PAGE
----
Tuesday, February 11, 2014

How the Travel Channel missed the train with the media launch of Jonathan Phang's Gourmet Trains.

The very first media and press event I was invited to and attended in 2014 as a TV critic and a journalist covering television - Travel Channel's (DStv 179) media launch of Jonathan Phang's new TV show Jonathan Phang's Gourmet Trains - also turned out to be terrible and one of the worst things I've gone to in a really long time.

It remains to be seen if anything that's going to be done by any TV channel, broadcaster, production company or PR agency in 2014 when it comes to a media launch for a new TV show or channel, will be more thoughtless, more badly conceptualised or feel more of a let-down than Travel Channel's press event for Jonathan Phang's Gourmet Trains.

To be clear - Jonathan Phang's Gourmet Trains is a great-looking TV show on MultiChoice's Travel Channel on DStv. Jonathan Phang himself is wonderful, was so generous with his time to do interviews, and was very open, funny and amazing.

I like the show and I will watch it and I hope viewers who love travelling, food or trains will watch it too. It is filmed beautifully.

To be clear - Travel Channel who jetted in Travel Channel executives from Scripps as well as star talent Jonathan Phang from London did two press launches - one in Johannesburg where those invited went to Rovos Rail and actually had a train journey.

However, Travel Channel executives and Jonathan Phang also flew further to Cape Town for a similar press launch - in unbearable heat for an event which felt total junk.

People sat in sweltering heat in an Atlantic Rail Steam train saloon carriage - in a train which never went anywhere, on a Friday afternoon, remaining stationary next to one of the Cape Town station's platforms.

It's baffling to me as to why Travel Channel would see it fit to have a press launch for a show about a train journey in a train which isn't actually going to go anywhere, especially if so much money is spent to actually fly in the talent and executives from overseas.

In 2013 Travel Channel launched Rob Bell's excellent Man vs World with a boat journey from the Cape Town harbour to Clifton and back.

When the Travel Channel invited people to a new programme launch on a train on a hot Friday afternoon, Travel Channel should assume that people will think the train is actually going to go somewhere. As in ... be moving. On train tracks.

The food? Not good. It wasn't just me who passed when waiters brought out trays of snacks. As a TV critic my job is to actually watch shows. It's what I do and like. I was a bit baffled when Travel Channel showed only half of the first episode of Jonathan Phang's Gourmet Trains and then switched the television off.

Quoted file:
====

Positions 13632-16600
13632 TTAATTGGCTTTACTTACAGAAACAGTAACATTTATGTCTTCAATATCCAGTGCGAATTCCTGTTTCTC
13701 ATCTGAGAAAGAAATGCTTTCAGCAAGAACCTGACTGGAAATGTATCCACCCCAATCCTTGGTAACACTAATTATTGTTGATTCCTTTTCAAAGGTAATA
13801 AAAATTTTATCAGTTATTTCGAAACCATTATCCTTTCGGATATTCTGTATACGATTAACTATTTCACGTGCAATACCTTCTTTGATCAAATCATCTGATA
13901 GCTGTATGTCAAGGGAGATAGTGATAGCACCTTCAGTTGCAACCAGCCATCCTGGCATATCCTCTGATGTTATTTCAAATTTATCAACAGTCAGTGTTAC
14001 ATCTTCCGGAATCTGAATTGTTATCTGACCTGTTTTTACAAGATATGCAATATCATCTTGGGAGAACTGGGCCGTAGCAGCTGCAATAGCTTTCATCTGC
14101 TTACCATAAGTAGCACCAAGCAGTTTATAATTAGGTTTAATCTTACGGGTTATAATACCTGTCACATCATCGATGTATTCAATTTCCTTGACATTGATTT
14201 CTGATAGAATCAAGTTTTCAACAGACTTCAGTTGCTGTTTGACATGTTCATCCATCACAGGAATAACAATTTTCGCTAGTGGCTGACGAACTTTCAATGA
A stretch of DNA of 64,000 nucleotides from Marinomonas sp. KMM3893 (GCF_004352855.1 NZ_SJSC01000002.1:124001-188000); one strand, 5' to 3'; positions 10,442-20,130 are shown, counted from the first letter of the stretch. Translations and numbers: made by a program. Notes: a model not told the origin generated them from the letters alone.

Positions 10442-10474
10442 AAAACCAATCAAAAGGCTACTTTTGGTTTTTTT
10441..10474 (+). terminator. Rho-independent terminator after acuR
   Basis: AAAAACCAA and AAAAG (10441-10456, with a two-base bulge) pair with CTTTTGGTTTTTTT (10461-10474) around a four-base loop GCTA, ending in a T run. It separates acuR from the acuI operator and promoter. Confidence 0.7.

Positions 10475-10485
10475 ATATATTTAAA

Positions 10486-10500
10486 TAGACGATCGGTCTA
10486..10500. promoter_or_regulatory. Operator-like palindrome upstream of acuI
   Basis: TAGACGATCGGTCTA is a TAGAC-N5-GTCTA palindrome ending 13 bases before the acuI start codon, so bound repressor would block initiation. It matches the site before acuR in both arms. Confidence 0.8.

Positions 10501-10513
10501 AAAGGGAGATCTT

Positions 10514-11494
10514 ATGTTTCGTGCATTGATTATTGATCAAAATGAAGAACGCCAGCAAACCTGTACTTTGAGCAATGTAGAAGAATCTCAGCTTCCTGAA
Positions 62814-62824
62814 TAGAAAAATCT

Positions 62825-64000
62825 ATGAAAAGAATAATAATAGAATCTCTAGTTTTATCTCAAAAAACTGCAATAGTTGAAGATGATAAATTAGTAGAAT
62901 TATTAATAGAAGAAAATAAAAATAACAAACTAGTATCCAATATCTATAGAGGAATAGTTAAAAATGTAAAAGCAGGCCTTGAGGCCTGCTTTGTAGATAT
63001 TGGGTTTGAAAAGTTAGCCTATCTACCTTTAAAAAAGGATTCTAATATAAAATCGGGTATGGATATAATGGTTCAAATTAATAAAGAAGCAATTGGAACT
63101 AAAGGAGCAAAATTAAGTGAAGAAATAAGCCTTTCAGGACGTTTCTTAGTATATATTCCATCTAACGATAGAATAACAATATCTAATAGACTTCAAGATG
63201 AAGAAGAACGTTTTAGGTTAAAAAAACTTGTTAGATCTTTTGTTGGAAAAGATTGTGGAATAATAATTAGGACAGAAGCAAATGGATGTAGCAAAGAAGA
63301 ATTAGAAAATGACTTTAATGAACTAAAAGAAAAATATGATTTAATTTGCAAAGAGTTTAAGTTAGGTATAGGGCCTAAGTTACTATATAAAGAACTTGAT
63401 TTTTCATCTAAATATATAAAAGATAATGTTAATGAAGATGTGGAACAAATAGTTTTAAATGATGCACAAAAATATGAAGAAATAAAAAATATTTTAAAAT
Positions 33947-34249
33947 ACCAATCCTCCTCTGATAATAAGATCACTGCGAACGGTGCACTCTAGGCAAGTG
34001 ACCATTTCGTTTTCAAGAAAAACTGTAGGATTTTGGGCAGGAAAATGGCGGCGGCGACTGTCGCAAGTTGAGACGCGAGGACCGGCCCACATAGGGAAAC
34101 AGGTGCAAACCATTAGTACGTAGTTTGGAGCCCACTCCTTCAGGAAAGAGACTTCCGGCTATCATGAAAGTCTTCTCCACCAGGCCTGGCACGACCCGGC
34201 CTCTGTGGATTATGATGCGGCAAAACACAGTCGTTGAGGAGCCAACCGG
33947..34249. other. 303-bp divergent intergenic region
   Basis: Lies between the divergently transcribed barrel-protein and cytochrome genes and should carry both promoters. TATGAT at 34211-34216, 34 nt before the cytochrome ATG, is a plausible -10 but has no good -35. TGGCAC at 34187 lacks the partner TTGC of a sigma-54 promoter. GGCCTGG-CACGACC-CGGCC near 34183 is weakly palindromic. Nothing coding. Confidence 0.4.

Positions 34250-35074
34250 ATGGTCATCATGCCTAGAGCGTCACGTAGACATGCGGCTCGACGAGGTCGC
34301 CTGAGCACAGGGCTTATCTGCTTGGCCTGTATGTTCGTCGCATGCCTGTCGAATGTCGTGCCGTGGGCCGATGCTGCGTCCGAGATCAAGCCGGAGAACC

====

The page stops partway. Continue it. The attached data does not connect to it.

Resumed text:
To find the place and actual entrance was another huge challenge. I popped in at 5 different places at the Cape Town train station trying to find the place to enter to the platform.

I happened to walk into the Blue Train luxury lounge to also ask there as I was on my way. Aircon. Beautiful. Understated luxurious look.

Why have a media launch in extreme heat and a fan in the corner if its on a train that's going to go nowhere, if there's something like a cool, beautiful luxury railway lounge in the actual building?

Or ever heard of the Cape Town landmark restaurant, the Atlantic Express Cake &Coffee Train - an actual train carriage in Sea Point which doesn't move and actually serves food?

Because if you're not actually taking people somewhere, just because its a train - and one that's stationary - it isn't a good enough reason to not move an event to a better stationary place like a lounge or a restaurant. And it could even have been done on that very day by just directing people elsewhere.

Afterwards I didn't quite know what to make of the Travel Channel. I spoke to several other TV critics and journalists the past weeks since that media launch. I didn't quite know if I should say anything about it but after long conversations and thought felt I need to.

Travel Channel media launches have always been great. Events fit the TV show, feeling and ambience and its been held at places that make sense. The Jonathan Phang Gourmet Trains was a Travel Channel fail and it needs to be stated. It wasn't good; difficult to concentrate, a let-down and just not a nice experience.

When I got back to my car and drove home as rivers of sweat (I'm not over exaggerating) were pouring out of me, I thought: What really just happened?

Why would a TV channel's executives fly halfway around the world, to do an extremely lame and almost amateurish presentation and media launch in extremely uncomfortable circumstances? Especially when they've done it before, and much better?

I applaud Travel Channel's intent and even effort to do something for a show, but the execution sucked. The Jonathan Phang Gourmet Trains media launch in Cape Town felt like a badly done SABC event and I can compare it.

Almost a decade ago the public broadcaster did fly national TV critics and press to Rovos Rail in Pretoria and did a short train journey. At least then the train moved but it was disastrous for many reasons - including a completely drunk publicist and other things.

This felt like that. Not sophisticated at all and below par compared to everything the Travel Channel has done before.

I like the Travel Channel, I watch the channel's shows but this was a disappointment and a bad surprise and not what I expected.

Travel Channel missed the train on this one. And it never even left the station.

ALSO READ: New series, Jonathan Phang's Gourmet Trains, on Tuesdays on Travel Channel at 21:00.
ALSO READ: Jonathan Phang on his new show, Jonathan Phang's Gourmet Trains on Travel Channel: "Every production comes with challenges".